One of the saddest things we see is when a new client or association comes to us with a tale of deceit. These aren’t stories that hit the nightly news, although we could all cite a few of those. No, these are situations in which a combination of trust and inattention are explained as reasons for employee or volunteer wrongdoing going unnoticed. It might not even be criminal intent.

Since it’s most recent, we’ll highlight a large local club whose finances have always been handled by a longtime volunteer treasurer. This is “a nice old lady” who everyone knew had the organization’s best interests at heart. As the club grew and the years passed, she could not keep up with the volume of work nor the many regulations that now cover nonprofit finances. Not wanting to be embarrassed by what she knew was a mess, she just announced her retirement and soon after moved out of state.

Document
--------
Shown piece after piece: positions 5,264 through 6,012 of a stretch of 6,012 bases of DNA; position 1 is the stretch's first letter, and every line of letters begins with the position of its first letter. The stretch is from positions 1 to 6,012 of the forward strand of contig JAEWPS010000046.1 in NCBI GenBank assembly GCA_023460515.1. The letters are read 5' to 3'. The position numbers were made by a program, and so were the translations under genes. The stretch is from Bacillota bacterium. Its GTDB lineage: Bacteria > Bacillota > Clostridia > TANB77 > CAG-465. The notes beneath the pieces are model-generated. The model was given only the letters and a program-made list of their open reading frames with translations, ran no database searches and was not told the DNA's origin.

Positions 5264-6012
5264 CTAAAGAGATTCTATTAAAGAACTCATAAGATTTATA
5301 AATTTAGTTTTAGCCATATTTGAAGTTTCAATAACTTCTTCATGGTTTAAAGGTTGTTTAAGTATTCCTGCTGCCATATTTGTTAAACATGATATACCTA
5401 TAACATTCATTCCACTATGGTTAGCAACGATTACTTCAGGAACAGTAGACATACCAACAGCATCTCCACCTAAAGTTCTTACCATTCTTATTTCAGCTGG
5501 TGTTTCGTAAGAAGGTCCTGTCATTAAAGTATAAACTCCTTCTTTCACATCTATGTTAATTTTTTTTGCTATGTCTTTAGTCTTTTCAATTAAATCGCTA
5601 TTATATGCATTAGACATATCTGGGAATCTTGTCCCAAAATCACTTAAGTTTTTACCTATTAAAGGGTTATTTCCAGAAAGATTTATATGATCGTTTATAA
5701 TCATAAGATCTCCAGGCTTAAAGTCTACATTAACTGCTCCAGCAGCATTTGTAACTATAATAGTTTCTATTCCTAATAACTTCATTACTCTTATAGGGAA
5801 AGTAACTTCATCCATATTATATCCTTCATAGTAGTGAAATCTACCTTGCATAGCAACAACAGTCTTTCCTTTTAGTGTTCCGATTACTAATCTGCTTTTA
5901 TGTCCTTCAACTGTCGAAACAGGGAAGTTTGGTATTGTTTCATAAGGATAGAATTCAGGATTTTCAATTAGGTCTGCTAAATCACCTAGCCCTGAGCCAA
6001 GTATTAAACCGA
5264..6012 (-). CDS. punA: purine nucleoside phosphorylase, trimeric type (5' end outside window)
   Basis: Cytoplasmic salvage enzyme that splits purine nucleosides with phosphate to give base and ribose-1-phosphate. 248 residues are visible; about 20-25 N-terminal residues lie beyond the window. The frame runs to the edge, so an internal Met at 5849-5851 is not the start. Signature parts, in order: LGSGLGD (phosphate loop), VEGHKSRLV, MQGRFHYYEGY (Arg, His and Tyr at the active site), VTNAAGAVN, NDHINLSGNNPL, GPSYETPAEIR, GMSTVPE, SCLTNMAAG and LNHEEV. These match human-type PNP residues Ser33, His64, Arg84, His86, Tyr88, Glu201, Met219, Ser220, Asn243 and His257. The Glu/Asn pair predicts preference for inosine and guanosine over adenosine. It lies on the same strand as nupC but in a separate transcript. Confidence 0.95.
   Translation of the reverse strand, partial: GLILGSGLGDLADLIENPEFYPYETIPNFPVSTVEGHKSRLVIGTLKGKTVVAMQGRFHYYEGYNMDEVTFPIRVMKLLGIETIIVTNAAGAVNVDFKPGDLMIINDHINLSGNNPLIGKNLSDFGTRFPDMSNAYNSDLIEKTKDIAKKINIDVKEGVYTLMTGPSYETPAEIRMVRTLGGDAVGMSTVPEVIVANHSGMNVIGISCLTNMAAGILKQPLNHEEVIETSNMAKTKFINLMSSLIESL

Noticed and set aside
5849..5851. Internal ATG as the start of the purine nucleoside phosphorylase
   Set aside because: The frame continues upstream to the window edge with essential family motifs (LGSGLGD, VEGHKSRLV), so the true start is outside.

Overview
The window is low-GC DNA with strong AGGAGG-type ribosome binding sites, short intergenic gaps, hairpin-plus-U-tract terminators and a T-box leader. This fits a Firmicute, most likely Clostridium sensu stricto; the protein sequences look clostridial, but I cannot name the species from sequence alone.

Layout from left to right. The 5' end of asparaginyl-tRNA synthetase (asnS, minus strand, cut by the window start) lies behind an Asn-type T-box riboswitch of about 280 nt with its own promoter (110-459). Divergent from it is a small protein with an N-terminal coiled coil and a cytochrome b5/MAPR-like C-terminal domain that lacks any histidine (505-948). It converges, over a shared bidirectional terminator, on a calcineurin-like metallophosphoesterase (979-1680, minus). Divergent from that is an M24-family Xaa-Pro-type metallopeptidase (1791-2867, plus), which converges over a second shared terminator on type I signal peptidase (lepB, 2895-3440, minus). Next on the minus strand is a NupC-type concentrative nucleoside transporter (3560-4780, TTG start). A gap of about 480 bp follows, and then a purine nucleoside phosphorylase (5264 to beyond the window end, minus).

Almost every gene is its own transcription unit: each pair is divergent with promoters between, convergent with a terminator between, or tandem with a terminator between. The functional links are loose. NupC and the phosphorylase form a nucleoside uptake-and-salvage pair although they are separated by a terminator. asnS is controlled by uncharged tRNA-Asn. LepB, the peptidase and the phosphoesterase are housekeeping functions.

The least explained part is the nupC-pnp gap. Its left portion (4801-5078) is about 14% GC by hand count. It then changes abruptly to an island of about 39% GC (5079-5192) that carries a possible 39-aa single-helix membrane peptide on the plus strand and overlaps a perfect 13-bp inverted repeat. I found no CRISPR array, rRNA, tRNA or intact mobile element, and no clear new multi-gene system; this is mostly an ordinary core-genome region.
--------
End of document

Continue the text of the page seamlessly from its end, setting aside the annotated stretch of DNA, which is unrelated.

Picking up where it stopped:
As others on the board started to go through her “file” (two boxes, really) the seriousness deepened. Unfiled minutes with the state, unfiled tax returns for several years, and membership dues discrepancies that may not have indicated actual theft by her, but made unclear what the group’s finances really were.

We can’t give you the end of this particular story as it is in process. We are being brought in to assess the structure, put procedures in place, and to professionalize operations for the nonprofit.

Do you really know what your group’s finances are?